Date: 13th July 2008 at 5:38pm
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Any prosperous relationship has to be built on mutual respect and trust. The next in the Arsenal trailblazer series was a marriage of mutual convenience, a tightly bound union between player and club. Dennis Bergkamp is often credited with elevating Arsenal onto another plateau in the scope of world football. Whilst this argument will not meet much derision from any football fan, let alone Gooners, the truth is Bergkamp needed Arsenal as much as we needed him. The Dutchman is always quick to point out the respect he feels for the club and the respect they have afforded him. In 1995, Arsenal and Bergkamp had come to a reflective crossroads in their respective histories. It was to culminate in an enduring love affair.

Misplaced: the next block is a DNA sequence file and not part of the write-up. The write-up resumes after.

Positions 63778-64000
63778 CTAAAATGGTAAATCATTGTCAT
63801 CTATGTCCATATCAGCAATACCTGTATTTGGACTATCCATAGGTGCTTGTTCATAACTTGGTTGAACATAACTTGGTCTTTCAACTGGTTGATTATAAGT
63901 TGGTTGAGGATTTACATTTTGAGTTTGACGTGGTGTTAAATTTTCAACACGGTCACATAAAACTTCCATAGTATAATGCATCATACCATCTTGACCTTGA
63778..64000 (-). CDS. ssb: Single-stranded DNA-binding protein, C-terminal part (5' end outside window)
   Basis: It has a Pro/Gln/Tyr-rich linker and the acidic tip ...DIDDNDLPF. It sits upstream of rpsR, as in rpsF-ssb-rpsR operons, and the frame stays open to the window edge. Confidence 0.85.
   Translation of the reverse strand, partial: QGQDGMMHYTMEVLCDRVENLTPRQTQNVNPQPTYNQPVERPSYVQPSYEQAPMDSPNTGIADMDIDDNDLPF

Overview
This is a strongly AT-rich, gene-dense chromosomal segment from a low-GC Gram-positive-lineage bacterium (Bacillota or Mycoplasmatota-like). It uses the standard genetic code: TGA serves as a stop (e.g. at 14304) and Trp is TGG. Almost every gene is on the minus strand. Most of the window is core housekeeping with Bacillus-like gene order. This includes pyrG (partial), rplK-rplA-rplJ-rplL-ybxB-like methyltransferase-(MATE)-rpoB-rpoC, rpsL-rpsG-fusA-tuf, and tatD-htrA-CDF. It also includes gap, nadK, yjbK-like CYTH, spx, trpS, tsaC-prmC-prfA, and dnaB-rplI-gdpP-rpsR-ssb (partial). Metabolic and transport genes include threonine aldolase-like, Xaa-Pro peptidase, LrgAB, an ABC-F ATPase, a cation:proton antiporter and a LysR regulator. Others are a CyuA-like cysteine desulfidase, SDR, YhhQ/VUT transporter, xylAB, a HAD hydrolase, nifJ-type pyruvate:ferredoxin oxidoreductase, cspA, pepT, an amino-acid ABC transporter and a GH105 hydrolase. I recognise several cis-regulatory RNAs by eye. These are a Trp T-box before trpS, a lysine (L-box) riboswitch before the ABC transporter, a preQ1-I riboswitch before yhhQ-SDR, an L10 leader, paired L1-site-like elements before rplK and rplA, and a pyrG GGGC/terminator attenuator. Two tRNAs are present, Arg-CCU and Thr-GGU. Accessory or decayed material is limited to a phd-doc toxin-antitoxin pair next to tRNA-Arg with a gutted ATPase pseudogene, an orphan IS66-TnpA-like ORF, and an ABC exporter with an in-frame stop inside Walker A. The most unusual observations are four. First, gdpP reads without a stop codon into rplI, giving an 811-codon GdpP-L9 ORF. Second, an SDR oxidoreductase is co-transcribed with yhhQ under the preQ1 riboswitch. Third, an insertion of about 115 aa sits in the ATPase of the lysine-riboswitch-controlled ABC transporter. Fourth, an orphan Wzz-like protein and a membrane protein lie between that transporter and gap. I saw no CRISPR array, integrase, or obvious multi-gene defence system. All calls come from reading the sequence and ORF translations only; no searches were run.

Dennis Bergkamp was born in Amsterdam on May 10th, 1969, one of four sons. Dennis was born into a family fanatical about football, he was even named after Manchester United legend Dennis Law. The young Bergkamp followed his father’s penchant for entertaining playmakers, idolising the suave Glenn Hoddle (but did not support Tottenham as lazily presumed by most). Bergkamp was inducted into Ajax’s legendary youth academy at the age of 12. He instantly stood out amongst his age group and made his inevitable debut at the age of 17, with his manager Johan Cruyff, credited with speeding upthe evolution of football and feted as a demi God in his home country, looking upon Dennis as a kindred spirit. Bergkamp made a swift impact on the first team, becoming a regular and playing in the 1987 Cup Winners Cup final by age 18. Bergkamp became the fulcrum of a side that won the Eredivisie in 1990, the UEFA Cup in 1992 and the KNVB Cup in 1993. Young Bergkamp finished top scorer in 1992 and 1993, being voted as Eredivisie player of the year on both occasions.